Surf Sports

Yeppoon Surf Life Saving has a strong and rewarding history in Surf Sports. Yeppoon prides itself in the strong competition on all levels of Surf Sports.

Yeppoon also has a strong Junior Development program to assist our next generation of athletes develop to their full potential including an elite junior program.

Every athlete must have a minimum qualification of either a Surf Rescue Certificate (Juniors) or a Bronze Medallion and must meet the patrol hour requirements according to their membership category to compete.

For more information about Surf Sports events, click the links below:

Water Events

The Iron Man and Iron Woman events are conducted over a course consisting of three legs, including a swim, surf ski and surf board. The race concludes with a beach sprint to the finish line. The order of the legs may vary and is decided by draw prior to the event.
Teams of swimmers, board paddlers and ski paddlers, compete together as a team relay over an Iron Man course. The order of the legs may vary and is decided by draw prior to the event.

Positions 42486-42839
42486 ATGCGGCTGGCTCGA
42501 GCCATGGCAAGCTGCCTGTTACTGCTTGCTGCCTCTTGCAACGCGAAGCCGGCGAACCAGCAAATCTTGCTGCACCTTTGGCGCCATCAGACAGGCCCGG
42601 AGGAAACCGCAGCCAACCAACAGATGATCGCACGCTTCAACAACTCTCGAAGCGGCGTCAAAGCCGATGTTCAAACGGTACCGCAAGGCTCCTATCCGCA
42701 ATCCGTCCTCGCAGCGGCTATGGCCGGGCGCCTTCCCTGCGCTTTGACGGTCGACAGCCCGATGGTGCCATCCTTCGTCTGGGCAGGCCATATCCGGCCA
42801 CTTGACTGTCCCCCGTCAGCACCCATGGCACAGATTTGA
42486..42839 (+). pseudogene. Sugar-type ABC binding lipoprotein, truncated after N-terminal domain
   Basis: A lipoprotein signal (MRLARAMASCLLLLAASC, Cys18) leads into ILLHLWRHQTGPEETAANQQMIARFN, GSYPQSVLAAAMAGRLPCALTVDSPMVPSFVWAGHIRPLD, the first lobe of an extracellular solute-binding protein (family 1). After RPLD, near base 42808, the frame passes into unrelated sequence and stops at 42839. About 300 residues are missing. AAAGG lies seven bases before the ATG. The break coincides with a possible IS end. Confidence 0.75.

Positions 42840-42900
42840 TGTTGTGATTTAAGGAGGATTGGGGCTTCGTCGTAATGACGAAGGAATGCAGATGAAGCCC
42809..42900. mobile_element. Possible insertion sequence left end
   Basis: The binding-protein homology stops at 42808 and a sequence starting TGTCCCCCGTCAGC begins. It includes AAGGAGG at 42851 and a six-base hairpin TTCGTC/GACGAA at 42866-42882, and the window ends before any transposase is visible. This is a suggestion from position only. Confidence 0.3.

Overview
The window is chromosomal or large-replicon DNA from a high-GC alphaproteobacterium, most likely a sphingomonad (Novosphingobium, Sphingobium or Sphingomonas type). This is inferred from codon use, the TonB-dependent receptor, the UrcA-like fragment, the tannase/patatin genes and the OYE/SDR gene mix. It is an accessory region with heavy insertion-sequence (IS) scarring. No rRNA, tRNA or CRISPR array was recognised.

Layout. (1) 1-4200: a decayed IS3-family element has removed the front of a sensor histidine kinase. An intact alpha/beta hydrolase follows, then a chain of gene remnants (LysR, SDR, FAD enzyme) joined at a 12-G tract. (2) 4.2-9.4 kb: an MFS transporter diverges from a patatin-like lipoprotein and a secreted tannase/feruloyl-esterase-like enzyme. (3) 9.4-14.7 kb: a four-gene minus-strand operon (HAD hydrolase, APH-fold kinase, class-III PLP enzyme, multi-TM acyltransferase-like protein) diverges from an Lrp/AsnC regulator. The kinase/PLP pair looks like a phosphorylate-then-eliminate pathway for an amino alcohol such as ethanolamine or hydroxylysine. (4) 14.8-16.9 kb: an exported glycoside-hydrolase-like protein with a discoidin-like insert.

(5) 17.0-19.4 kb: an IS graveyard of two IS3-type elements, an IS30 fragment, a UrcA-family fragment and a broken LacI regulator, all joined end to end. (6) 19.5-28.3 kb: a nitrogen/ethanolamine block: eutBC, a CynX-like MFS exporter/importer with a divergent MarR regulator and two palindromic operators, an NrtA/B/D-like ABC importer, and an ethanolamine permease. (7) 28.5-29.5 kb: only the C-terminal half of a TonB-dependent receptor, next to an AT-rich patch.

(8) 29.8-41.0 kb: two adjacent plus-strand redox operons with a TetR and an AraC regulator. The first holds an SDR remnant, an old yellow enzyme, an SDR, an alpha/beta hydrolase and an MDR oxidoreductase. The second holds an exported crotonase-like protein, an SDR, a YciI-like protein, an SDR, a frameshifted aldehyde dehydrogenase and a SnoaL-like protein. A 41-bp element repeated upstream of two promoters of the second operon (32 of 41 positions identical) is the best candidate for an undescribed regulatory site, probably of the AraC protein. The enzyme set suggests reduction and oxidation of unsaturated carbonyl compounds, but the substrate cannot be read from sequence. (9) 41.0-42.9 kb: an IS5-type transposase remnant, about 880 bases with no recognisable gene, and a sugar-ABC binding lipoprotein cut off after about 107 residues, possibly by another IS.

The Taplin Relay event may be conducted in three person (one swimmer, one surf board and one surf ski paddler), six person (two competitors for each water leg), or four person (one competitor per water leg plus a beach sprinter to complete the race) variations.

This two-person event comprises of a surf swimmer and a surf board paddler. The race commences with the swimmer swimming to their allocated buoy and then signalling back to the beach for their board paddler to come out and collect them. Once the paddler reaches the swimmer, the two paddle their board back to the beach and cross the finish line.
From a floating start, competitors paddle their surf ski around three buoys and return to the finish line. The finish is judged when any part of the surf ski crosses the finish line with the competitor and their paddle all in contact.
From a floating start, competitors (two per ski) paddle their ski around three buoys and return to the finish line. The finish is judged when any part of the ski crosses the finish line with both team members and at least one paddle in contact with the ski.